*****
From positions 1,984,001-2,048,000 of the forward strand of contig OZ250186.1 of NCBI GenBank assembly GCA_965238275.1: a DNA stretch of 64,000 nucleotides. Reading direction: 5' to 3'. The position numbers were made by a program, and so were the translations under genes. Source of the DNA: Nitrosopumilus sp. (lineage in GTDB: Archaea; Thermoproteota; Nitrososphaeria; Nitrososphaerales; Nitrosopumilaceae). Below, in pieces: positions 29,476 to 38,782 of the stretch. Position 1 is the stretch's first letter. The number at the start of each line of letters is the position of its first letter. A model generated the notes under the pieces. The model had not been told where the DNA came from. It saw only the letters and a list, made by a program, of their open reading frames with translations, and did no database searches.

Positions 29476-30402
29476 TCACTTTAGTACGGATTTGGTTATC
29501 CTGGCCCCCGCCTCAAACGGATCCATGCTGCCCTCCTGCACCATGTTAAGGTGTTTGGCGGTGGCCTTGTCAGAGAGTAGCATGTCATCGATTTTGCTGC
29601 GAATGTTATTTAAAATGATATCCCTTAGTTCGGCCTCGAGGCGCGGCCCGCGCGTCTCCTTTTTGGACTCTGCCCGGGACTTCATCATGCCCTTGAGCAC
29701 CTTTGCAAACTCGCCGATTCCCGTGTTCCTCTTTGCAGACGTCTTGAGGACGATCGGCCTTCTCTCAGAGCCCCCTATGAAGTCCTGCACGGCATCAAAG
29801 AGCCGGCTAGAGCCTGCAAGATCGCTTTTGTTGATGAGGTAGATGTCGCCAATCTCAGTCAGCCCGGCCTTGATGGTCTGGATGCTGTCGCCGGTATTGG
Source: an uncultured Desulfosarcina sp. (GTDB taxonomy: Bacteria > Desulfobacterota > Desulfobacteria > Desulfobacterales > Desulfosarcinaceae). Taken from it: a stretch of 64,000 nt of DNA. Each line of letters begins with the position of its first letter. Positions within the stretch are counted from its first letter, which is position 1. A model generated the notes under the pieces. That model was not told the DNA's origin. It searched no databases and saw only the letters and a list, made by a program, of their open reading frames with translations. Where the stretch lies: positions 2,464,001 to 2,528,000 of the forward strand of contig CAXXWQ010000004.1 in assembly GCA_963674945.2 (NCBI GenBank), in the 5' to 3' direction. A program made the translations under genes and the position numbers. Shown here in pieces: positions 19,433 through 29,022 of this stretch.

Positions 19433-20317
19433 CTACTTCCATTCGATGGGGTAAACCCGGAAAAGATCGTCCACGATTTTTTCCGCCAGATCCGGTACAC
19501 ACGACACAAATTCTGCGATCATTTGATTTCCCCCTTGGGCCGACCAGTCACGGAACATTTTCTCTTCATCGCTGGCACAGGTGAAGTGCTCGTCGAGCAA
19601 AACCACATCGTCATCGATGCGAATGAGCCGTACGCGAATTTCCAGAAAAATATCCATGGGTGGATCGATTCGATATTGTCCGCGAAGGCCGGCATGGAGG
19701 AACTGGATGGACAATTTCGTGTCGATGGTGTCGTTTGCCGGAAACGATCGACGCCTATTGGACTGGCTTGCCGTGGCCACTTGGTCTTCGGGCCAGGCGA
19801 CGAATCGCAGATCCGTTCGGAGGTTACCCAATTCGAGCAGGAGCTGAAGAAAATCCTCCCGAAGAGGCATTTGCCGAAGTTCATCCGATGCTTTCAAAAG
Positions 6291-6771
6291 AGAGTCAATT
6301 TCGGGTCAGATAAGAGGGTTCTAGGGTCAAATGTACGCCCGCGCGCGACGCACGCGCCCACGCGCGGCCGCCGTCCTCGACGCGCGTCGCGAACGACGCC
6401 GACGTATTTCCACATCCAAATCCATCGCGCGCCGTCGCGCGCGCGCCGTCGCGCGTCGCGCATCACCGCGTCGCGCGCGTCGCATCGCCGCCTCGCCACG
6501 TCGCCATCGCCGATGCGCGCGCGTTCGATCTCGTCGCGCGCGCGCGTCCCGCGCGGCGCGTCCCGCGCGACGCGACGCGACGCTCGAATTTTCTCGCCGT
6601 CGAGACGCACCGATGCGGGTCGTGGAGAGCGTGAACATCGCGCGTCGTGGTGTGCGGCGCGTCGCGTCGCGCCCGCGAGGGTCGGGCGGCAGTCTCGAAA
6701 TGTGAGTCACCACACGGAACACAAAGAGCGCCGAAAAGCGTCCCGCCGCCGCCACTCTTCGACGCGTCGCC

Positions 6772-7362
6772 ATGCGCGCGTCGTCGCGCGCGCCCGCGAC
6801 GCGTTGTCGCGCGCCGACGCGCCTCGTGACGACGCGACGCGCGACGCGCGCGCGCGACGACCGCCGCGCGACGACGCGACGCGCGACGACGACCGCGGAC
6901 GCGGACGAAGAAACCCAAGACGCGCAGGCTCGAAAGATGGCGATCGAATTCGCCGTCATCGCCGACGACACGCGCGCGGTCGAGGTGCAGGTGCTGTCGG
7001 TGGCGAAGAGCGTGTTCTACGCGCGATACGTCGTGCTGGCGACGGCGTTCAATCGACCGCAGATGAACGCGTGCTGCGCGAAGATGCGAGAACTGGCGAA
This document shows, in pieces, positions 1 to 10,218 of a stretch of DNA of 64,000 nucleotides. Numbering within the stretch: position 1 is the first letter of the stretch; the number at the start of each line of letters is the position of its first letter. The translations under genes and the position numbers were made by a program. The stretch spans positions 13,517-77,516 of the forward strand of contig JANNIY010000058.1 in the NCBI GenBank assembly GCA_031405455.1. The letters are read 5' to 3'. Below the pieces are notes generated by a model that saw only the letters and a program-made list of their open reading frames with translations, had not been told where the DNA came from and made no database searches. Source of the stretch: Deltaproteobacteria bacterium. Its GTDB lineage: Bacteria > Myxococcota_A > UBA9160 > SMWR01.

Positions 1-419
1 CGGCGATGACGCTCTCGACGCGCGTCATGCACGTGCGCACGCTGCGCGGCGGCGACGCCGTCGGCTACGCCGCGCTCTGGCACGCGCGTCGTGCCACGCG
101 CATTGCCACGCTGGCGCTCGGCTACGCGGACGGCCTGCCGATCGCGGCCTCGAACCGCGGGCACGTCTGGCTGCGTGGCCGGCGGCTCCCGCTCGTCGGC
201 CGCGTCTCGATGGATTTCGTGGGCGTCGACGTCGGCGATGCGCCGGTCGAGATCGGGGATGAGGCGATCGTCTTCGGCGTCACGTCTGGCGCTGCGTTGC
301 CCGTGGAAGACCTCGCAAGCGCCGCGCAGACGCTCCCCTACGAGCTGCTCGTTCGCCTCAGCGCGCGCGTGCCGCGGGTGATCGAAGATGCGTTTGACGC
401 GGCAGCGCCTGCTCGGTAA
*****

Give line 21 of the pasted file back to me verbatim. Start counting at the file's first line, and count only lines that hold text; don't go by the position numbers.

6701 TGTGAGTCACCACACGGAACACAAAGAGCGCCGAAAAGCGTCCCGCCGCCGCCACTCTTCGACGCGTCGCC